Democratic members of the House Committee on Energy and Commerce wrote they “hope that the NFL would follow through on its commitment" on millions pledged to the National Institutes of Health for concussion research in a letter to NFL Commissioner Roger Goodell on Wednesday.
The NFL agreed to provide $30 million in funding to the NIH in 2012. The committee members claimed that about $18 million still hasn’t been paid as part of the agreement that is set to expire at the end of August.
“We are currently engaged in constructive discussions with the (Foundation for NIH) regarding potential new research projects and the remaining funds of our $30 million commitment,” NFL spokesperson Brian McCarthy said in an email to USA TODAY Sports.
The inquiry from the House panel comes a day after an updated study published in The Journal of the American Medical Association reported 110 of 111 former NFL players whose brains were donated for research showed signs of the debilitating brain disease chronic traumatic encephalopathy (CTE).
The four-page letter signed by Energy and Commerce Ranking Member Frank Pallone (D-N.J.), and Reps. Gene Green (D-TX), Diana DeGette (D-Col.) and Jan Schakowsky (D-Ill.) asked Goodell when the remaining money would be allocated to the Sports and Health Research Program (SHRP) and if the NFL planned to continue to fund NIH concussion research beyond the end of next month.
“Since this research is critical to improving our understanding of the increased health risks that athletes face from their sport as well as ways to prevent and mitigate such risks for the future, we would hope that the NFL would follow through on its commitment to provide the balance of its $30 million donation," the members wrote in the letter.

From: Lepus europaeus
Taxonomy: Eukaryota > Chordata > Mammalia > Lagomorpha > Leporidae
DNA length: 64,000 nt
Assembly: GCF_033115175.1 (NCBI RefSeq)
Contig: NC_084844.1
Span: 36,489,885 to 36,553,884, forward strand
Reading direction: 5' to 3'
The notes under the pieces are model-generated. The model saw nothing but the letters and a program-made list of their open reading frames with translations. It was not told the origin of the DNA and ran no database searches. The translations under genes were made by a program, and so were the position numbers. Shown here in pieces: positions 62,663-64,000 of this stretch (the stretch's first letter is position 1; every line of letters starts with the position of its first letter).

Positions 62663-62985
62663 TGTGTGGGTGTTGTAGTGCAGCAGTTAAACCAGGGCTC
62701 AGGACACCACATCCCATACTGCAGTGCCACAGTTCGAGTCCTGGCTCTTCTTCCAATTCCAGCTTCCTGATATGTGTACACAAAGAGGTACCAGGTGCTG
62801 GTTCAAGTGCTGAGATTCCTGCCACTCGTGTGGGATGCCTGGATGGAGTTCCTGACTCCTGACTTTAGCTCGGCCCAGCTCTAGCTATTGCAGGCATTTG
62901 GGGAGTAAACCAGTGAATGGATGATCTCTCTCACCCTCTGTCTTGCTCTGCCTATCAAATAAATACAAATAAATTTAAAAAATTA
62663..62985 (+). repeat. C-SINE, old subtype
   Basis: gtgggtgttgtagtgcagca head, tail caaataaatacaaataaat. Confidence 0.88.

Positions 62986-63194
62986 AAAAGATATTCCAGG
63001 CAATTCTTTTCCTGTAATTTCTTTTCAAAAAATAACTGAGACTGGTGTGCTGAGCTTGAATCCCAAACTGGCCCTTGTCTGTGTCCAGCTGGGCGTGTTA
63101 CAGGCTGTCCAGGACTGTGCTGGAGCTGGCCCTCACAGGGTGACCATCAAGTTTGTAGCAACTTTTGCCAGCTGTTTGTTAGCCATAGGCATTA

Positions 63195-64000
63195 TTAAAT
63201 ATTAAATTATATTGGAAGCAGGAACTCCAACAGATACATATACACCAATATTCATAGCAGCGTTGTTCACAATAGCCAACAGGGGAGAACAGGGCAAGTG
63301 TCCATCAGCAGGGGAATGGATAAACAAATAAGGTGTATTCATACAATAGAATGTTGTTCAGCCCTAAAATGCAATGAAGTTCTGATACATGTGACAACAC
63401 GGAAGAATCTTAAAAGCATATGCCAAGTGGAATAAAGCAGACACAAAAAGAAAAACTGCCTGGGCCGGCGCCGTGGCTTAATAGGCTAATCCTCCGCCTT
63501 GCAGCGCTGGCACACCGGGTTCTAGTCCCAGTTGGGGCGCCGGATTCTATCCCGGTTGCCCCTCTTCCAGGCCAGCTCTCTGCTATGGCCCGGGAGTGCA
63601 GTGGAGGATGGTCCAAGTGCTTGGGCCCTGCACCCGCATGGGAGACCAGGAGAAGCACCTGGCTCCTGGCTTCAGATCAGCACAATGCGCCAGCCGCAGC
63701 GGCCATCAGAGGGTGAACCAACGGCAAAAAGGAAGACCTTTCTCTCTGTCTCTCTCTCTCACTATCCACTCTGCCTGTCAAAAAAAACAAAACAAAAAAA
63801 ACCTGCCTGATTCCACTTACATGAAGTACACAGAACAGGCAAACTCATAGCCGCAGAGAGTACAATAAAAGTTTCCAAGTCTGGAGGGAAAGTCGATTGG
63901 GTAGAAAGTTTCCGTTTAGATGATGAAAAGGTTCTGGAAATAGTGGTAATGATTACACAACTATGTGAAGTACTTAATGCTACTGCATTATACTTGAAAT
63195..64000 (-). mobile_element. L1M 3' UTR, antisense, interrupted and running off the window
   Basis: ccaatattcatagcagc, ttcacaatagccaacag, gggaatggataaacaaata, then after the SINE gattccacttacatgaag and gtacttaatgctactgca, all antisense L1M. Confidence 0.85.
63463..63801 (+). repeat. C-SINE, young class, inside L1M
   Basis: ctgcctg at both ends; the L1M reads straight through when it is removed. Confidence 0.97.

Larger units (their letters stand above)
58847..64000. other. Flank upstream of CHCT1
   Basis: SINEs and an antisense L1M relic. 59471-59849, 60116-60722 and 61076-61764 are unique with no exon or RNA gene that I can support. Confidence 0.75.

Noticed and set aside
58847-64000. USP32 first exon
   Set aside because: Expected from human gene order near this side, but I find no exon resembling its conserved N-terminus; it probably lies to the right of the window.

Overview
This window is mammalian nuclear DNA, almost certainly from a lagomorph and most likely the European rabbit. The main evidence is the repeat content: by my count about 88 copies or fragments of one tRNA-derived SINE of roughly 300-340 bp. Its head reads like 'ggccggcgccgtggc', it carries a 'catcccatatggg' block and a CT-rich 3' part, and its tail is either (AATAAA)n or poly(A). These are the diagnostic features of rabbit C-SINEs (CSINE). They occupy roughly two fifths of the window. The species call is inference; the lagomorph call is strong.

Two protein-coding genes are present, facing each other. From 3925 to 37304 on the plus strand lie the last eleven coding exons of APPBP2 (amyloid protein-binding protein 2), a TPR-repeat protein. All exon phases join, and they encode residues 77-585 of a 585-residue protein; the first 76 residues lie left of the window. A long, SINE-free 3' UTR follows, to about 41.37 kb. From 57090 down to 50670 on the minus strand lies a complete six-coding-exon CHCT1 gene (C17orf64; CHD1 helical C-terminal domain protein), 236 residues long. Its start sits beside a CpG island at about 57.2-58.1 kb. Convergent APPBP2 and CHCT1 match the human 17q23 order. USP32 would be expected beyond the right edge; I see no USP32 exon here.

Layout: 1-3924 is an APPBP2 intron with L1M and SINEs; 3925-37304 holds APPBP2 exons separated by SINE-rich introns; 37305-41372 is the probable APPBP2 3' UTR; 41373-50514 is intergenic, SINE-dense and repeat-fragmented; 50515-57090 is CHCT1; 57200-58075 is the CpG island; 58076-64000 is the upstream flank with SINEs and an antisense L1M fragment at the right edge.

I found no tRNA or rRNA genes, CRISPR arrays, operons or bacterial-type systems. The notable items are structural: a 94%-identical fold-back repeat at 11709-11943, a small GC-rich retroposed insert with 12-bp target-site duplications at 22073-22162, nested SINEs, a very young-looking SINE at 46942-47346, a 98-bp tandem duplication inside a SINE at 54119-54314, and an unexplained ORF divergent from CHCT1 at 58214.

The NFL promised the NIH millions through the FNIH, the nonprofit created to handle funding to the NIH from the private sector. Issues have been raised between the agreement after the same House panel released a report in May 2016 that claimed NFL officials “improperly attempted to influence the grant selection process.”
The NFL said at the time it "rejects the allegations” made in the report.
McCarthy pointed out that the league has made other initiatives
"In September 2016, the NFL pledged $100 million in support for independent medical research and engineering advancements in neuroscience-related topics," McCarthy said. "This is in addition to the $100 million that the NFL and its partners are already spending on medical and neuroscience research."
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